Here’s a question: Is it better to have a classic bike that’s more-or-less in stock condition, or one that’s been customized?

It’s a fair question, as many surviving vintage bikes have some manner of modification, although most aren’t tweaked to the extent of this 1974 BMW R90S, for sale at an upcoming Barret-Jackson auction. It’s an all-time classic machine, although the customization may scare some buyers away. But maybe that’s a good thing—maybe the bike will end up in the hands of someone who wants to ride it?

It’s got that airy-fairy look that so many cafe racers espouse to. Does it work? You be the judge.

What made the R90S so great?

A truly great motorcycle needs to have reliability, adequate power, and style. In the early 1970s, most of the motorcycle manufacturers had one or two of those goals nailed down, but rarely all three. Then, in 1973, BMW released the R90S. It was a big step forward for BMW, but not as hyped today in the same way as the Kawasaki Z1 900, the Norton Commando, or the Ducati SuperSport. But, it combined the best characteristics of all those machines.

First off, BMW used a solid air-cooled OHV flat twin engine, basically a bored-out R75/5 engine with a five-speed gearbox. Nothing too earth-shaking here; BMW had been building boxers since the 1920s. They weren’t silly-fast, but every generation improved on the previous. With a claimed 67 horsepower, the R90S lagged behind the Z1 900 and the hottest stuff from Italy, but it was more than most of the competition. With familiar pushrod arrangement mated to a two-valve head, the 898 cc engine was reliable, and that was what really won riders over. The R90S did have some racing success (Reg Pridmore won the 1976 AMA Superbike championship on an R90S), but its price tag meant this was more of a gentleman’s express machine, rather than a disposable bike to be banged about on-track.

The gentleman’s express format was sort of a predecessor to the touring bike, a bike design that combined a powerful reliable engine with some touring accoutrement and high fit-and-finish. Arguably, the most famous example would be the pre-war Brough Superior machines, although other manufacturers built similar models. But by the early 1970s, cars were for covering long distances, and most motorcycles were only intended for fun or transportation over shorter distances.

Wait, what? Where’s the second brake disc?

The R90S could handle the long hauls, though. Its engine was up to the task, and BMW fitted early versions with a 240-watt alternator (boosted to 280-watt output in later models). Heated gear wasn’t even really on the market at this point (Gerbing started making its earlier designs in the 1970s), and accessory lights weren’t as common as you’d see today. Yet, BMW had the foresight to build its bike with extra charging capability. There was even a voltmeter up front, so riders would know when the battery was going flat. For riders used to Joseph Lucas electrics, or super-dodgy Italian wiring harnesses, this was luxury, sheer luxury!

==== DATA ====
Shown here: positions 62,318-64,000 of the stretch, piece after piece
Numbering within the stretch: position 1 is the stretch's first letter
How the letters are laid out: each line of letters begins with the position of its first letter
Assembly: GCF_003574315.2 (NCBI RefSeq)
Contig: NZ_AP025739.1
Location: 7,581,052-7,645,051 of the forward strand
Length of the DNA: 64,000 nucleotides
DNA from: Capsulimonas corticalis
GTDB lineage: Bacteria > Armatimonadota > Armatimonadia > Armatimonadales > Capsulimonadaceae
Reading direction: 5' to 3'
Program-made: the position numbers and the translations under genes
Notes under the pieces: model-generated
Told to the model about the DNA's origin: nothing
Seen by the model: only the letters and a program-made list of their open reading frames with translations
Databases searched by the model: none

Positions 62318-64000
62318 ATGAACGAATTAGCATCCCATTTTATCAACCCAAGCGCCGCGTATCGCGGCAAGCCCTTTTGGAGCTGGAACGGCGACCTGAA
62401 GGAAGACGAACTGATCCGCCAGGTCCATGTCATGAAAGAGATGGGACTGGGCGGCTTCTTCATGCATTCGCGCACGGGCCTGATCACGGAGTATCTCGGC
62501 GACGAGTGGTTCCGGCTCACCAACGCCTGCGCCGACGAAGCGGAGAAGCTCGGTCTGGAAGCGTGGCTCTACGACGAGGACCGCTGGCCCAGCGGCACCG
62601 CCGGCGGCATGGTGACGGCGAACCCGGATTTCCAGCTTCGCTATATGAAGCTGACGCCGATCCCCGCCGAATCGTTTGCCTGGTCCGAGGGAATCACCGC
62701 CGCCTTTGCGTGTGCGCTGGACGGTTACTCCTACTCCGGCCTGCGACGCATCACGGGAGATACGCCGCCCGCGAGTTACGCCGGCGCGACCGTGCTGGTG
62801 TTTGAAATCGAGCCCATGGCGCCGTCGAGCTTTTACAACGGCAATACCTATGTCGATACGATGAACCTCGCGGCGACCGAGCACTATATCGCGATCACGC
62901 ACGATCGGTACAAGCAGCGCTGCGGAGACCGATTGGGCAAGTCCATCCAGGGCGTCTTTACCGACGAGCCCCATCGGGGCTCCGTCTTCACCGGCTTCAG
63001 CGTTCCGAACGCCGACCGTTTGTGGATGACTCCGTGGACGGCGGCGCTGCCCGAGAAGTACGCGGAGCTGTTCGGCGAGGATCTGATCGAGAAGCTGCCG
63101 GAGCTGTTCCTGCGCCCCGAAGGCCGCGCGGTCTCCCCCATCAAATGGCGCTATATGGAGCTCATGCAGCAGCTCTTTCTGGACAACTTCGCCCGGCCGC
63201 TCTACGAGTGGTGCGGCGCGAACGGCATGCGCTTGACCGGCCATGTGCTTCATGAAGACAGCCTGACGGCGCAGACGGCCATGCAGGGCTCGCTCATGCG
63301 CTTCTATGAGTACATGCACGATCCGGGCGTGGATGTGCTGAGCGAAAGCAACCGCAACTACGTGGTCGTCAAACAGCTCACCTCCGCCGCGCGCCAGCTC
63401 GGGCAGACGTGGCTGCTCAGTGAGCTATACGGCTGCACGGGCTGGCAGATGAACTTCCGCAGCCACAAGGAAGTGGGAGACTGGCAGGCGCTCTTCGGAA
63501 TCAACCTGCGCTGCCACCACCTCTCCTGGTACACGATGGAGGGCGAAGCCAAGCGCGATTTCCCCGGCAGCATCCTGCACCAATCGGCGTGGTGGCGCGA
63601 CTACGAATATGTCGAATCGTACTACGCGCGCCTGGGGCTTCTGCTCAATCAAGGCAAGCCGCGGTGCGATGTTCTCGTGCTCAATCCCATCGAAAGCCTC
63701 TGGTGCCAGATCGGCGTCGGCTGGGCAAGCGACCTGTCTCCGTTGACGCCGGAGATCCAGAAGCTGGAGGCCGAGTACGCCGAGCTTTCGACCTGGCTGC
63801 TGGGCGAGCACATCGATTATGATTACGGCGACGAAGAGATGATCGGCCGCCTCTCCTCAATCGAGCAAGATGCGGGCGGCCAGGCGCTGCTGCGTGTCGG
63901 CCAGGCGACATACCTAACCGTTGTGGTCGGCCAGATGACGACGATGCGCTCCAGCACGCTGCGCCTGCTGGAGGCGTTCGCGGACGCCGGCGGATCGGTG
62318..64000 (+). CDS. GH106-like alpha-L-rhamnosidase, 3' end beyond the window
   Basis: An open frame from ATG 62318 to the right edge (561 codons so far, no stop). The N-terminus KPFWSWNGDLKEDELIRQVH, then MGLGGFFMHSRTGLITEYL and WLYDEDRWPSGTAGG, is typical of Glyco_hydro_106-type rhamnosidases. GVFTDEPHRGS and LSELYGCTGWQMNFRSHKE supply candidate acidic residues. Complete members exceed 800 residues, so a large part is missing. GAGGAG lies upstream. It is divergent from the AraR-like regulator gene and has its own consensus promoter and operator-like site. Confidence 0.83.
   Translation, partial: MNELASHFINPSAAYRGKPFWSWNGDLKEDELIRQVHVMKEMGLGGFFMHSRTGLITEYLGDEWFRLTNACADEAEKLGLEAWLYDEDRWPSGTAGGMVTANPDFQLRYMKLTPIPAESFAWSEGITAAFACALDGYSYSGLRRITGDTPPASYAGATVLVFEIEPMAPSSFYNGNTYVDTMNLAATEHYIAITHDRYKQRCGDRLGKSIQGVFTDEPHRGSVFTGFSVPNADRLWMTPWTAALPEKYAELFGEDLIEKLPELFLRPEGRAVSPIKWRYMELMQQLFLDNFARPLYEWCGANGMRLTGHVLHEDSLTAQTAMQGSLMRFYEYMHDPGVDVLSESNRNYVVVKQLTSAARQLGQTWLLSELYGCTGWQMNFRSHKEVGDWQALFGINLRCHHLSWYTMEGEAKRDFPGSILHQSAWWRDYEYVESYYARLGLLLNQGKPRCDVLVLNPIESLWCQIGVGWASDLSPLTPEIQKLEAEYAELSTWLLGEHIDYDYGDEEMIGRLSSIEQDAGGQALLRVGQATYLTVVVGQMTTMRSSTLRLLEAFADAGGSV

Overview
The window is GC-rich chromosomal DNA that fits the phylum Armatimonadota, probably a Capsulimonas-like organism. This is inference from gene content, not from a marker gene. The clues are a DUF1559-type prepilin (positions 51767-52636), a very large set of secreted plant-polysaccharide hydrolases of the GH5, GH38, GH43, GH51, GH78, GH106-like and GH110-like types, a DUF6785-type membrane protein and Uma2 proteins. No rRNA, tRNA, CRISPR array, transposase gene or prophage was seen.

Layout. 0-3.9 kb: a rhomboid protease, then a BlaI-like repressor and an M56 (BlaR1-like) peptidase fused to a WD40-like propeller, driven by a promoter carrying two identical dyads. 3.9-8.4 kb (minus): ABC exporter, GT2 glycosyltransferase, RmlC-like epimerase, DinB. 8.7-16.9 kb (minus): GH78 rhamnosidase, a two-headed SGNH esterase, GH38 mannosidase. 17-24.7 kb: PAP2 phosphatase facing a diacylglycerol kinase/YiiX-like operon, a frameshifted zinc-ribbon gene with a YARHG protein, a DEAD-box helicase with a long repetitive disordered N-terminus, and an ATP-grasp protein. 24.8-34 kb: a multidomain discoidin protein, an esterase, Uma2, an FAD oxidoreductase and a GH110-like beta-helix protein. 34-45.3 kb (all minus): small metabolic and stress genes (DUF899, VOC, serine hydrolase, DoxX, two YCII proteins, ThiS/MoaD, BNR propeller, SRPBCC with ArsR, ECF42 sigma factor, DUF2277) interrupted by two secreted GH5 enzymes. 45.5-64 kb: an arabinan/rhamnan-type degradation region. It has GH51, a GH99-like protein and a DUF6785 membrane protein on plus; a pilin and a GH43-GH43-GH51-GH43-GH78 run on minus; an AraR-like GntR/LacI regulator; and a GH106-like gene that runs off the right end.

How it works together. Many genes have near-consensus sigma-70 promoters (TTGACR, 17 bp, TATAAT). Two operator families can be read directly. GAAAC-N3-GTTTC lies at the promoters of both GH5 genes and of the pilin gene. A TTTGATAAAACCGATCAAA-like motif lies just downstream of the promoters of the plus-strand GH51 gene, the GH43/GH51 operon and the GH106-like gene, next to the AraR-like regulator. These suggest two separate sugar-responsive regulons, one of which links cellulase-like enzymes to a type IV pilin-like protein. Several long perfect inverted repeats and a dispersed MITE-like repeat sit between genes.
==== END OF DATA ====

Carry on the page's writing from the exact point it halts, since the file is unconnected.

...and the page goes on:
Of course, shaft drive was standard, so riders wouldn’t have to constantly mess around with cleaning, adjusting and lubricating a chain. Dual front brake discs came standard. With 6.3-gallon fuel capacity, riders could go a long distance between fill-ups. Even when gasoline was basically as cheap as water, in the days before the Oil Crisis, motorcyclists appreciated this.

As well, the machine came with a sporty headlight fairing as standard, which would cut windblast at speed. The whole bike had clean lines, which isn’t surprising when you find Hans Muth designed it. There was adequate room for a rider and pillion, and a trim tailsection that looked like it belonged on a cafe racer. Production machines had a two-tone paint job that still ranks as one of the prettiest finishes to ever grace a BMW.

The R90S was expensive when it came out, as pricey as a car in some markets. Yet, it was a special bike, and 50 years later, if you see one on the road or in a parking lot, many riders will give it a good lookover. It is a true classic.

That shiny gas tank doesn’t have quite the same appeal as the two-tone paint on the original.

The customized version

And then, we have this bike. It’s supposedly a 1974 R90/S. Or is it?

Note that the front end only has a single disc brake, and the /S models are supposed to have a dual disc front end. Is this a front fork off a R90/6, put onto this machine for customization? Or is the bike actually an R90/6? If it’s an R90/6, that means its engine makes less horsepower, among other differences. Also, the ad says this machine has a four-speed manual gearbox. Even the R90/6 has a five-speed, so what’s going on here?

Then there’s the whole cafe racer custom theme. The auction listing doesn’t say who did the work, or when. But, it looks an awful lot like the Honda VTX800 cafe racer custom that Jesse James built back in the early 2000s, which grabbed plenty of ink in Cycle World.

Unfortunately, this custom job doesn’t have the same trick rear brake as that creation. It does appear to be a rather tidy build, though. Is it as nice as an original, unmolested R90/S? Maybe not, but perhaps if you’ve got one of those in the shed already, this customized machine might be more appealing. You can check out a few more details of the bike on the Barret-Jackson website, if you’re curious. This bike comes up for sale at the Scottsdale auction in March, if you really want to buy it. I’d contact Barret-Jackson and sort out the finer details first, though.

Photos: Barret Jackson

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